'Day by day I float my paper boats one by one down the running stream.
In big black letters I write my name on them and the name of the village where I live.
I hope that someone in some strange land will find them’.
Rabindranath Tagore, 1913
Artists have historically forged friendships at critical crossroads in their lives. A Line of Foreign Verses weaves together cultural and political histories between the artists, Hera Büyüktaşcıyan and Seher Shah. Bound by shared experience, the importance of this unique dialogue speaks to the power of memory and to passageways across turbulent landscapes. Their work explores the geographies of paper and place, and the intimacy of threads that bind. Between the city and self, the artists navigate the historical, personal and political through the surfaces and sounds of fragments, with the act of writing and drawing.
In her film, The Labyrinth of the World, Paradise of the Heart (2021-2022), Hera Büyüktaşcıyan anchors the surface and underground through the water architecture of Prague, a city that is often referred to as a threshold. Using stop motion sequences, glass beads meander through the cavities of wastewater treatment plants and public baths covered with glazed Rako tiles. These ornamental tiles resurface an underlying tension between the body and the constructed environment in relation to the city’s colonial past that shaped notions of purity and cultural contamination. The title of the film references the allegorical work of Czech philosopher, Jan Amos Comenius. In his book, the world is portrayed as a city resembling a labyrinth, where a pilgrim is in search for his way in life while being misguided by Falsehood and Delusion.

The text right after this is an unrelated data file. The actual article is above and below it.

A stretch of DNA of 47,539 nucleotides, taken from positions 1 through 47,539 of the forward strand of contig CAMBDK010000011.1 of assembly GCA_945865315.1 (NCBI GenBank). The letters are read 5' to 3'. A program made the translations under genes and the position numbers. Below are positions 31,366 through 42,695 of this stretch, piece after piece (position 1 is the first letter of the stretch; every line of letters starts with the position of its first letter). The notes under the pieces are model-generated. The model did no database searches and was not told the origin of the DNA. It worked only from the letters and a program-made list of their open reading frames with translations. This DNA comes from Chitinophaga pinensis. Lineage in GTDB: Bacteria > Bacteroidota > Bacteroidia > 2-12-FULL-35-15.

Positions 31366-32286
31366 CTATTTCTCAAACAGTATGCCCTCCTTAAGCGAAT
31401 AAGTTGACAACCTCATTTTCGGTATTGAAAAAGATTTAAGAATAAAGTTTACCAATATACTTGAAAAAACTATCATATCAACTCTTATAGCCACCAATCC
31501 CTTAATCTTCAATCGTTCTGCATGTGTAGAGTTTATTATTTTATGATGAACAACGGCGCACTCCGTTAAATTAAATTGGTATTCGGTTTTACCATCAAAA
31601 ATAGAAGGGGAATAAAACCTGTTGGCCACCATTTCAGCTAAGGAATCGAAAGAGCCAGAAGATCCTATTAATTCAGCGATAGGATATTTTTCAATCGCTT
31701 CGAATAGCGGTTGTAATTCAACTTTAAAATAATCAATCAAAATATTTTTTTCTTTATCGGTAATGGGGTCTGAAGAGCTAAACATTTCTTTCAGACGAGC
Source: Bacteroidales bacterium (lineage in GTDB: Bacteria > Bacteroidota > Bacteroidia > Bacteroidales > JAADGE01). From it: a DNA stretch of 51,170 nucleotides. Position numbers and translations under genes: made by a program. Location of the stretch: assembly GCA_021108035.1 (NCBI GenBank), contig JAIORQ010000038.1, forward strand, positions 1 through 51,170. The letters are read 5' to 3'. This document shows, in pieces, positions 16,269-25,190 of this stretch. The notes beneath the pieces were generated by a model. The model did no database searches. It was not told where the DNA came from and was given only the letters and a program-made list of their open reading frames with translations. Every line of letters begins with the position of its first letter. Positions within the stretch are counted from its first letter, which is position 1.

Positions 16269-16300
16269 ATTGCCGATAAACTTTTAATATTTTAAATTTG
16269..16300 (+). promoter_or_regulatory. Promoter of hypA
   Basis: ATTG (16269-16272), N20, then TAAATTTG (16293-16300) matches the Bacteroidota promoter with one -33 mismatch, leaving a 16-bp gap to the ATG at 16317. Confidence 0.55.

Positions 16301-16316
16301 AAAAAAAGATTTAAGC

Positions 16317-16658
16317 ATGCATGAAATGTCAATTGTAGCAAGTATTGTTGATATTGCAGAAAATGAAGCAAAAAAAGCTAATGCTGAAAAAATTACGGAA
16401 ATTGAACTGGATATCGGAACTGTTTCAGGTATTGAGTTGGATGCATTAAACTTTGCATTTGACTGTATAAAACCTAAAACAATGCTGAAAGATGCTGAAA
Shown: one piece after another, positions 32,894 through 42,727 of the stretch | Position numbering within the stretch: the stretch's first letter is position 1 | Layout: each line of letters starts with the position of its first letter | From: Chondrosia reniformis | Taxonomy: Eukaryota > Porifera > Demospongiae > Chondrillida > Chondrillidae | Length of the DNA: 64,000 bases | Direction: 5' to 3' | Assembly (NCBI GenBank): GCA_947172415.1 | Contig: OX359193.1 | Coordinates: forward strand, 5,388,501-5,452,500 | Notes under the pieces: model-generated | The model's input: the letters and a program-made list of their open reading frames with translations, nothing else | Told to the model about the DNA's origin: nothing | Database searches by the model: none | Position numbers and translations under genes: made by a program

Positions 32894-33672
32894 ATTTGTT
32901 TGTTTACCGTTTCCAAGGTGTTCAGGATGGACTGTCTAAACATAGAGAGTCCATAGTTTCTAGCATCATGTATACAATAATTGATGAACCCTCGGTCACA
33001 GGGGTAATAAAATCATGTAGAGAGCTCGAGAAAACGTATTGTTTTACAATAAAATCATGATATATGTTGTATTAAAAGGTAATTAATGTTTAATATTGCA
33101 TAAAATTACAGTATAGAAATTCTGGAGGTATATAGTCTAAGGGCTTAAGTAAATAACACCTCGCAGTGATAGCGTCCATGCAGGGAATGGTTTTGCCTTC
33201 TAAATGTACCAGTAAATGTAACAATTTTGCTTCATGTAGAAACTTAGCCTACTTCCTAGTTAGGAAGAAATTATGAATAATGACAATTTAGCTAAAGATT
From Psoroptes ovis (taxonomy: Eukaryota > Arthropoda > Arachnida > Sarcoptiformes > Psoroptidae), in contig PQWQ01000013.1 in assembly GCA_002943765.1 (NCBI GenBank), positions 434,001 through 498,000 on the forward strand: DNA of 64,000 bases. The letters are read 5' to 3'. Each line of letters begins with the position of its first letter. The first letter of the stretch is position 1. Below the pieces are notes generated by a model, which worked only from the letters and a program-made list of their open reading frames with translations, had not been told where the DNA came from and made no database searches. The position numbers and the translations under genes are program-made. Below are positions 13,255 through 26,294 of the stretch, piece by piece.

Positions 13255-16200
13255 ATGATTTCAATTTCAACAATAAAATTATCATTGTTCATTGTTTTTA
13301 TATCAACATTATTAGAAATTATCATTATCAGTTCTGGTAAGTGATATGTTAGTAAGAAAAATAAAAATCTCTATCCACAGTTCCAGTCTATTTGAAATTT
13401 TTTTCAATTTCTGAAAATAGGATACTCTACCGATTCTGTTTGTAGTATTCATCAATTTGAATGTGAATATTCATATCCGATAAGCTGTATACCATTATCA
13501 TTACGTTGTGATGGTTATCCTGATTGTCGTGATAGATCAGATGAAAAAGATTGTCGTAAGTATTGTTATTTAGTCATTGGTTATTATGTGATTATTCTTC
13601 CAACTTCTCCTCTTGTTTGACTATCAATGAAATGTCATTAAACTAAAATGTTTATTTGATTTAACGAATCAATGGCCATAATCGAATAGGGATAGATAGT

Seher Shah’s Notes from a City Unknown is a portfolio of thirty-two screen-prints on paper, drawing on observations and reflections from New Delhi. Through poetic notations composed alongside architectural forms, the work explores the city through sites of fissure, complexity and contradiction. Shah looks to bind architectural, political and historical events, to the intimate and personal. Written between 2014 and 2021, the work is set against a backdrop of a brutal nationalism, pervasive surveillance and the mass mobilization of minority communities for their right to home and citizenship. At the core of her work is a question of home and belonging through the traces of those that came before her.
Made with finely ground graphite dust, Shah’s series of drawings, Grey to Silver and Weight and Measure, explore variations of the incomplete line. The drawings in between architectural abstraction and music notations, communicate neither language in their entirety. Grey to Silver, takes its title from studies in light and materiality; when graphite turns silver in the sunlight. Drawing through the language of music, Weight and Measure, are incomplete notations, erased and redrawn over several layers, through graphite and ink.
Büyüktaşcıyan’s collage series, Intervals for the Unreplaceable, combines photographs of architectural fragments and imprints of modernist tiles from Prague. The indented surface of the cast paper reveals the imprinted absence of the tiles, while simultaneously embodying the city’s colonial past. In these compositions, the dynamics between ornament/ power, departure/ distance and scale/ representation are explored through vocalized contours, flowing between bodies and spaces.